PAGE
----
John J. Lee
jjl at pobox.com
Sun Sep 7 00:52:14 CEST 2003
"Michael Peuser" <mpeuser at web.de> writes:
> "Basile STARYNKEVITCH" <basile-news at starynkevitch.net>
> But you bring up Python's aspects as a "glue language". Is Python the better
> "glue language"? May be. Have look at DISLIN which (I think) is a FORTRAN
> project by nature. And SIP and WSIG are quite nice.
Mmm? What about them?
> However the *real* programs then are the mathematical packages, OpenGL,
> simulation and visualisation.
> But may be the whole concept of programming is changing somehow - not in the
> direction of OOP; that is "by the way" so to speak. But to the following
> A program is an entity that controls other entities by support of an
> underlying virtual machine.
No, I don't see why the definition of a computer program needs any
> This new view will support the existing differentiation between package
> maker ("real programmer") and scripting user ("domain specialist")
So application programming isn't "real programming" and doesn't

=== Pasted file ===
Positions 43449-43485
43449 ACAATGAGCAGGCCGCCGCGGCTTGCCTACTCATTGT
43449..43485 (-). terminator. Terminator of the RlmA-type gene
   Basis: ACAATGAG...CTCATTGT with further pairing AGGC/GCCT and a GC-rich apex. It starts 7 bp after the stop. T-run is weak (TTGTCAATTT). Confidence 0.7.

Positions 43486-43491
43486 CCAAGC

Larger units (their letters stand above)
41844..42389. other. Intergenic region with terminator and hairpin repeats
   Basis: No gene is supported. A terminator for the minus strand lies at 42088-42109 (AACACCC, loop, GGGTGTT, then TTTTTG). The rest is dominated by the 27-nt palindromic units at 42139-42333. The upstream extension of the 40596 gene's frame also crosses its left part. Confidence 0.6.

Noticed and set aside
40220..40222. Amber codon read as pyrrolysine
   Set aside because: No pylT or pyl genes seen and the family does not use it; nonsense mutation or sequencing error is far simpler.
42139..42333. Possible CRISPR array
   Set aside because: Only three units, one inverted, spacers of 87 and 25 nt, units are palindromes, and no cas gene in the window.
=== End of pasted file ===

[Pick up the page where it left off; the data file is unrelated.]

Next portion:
require a "real programmer"? You're beginning to sound like a troll!
(though I'm sure you don't mean to)
> In this interpretation (as secondary glue language) I see a good future for
The reality of programming in Python is that in applications
programming (and much else too, of course), it's languages like C that
are secondary. Most of the time, it's rare that you need to drop down
there to speed something up. And much of the time that one *does* use
C (or whatever) libraries, the major reason is simply that solid
working code already exists there, rather than some failing of Python
(though there are certainly also many cases where close to raw C speed
> You might already have guessed, that I belong to the generation that learnt
> programming the Knuthian way, starting with assembly language and beeing
> always aware that a van Neumann hardware interpreted their compiled code.
> And input and output were a teletype.....
And you got out of bed in the morning three hours before you went to
sleep, I know ;-)
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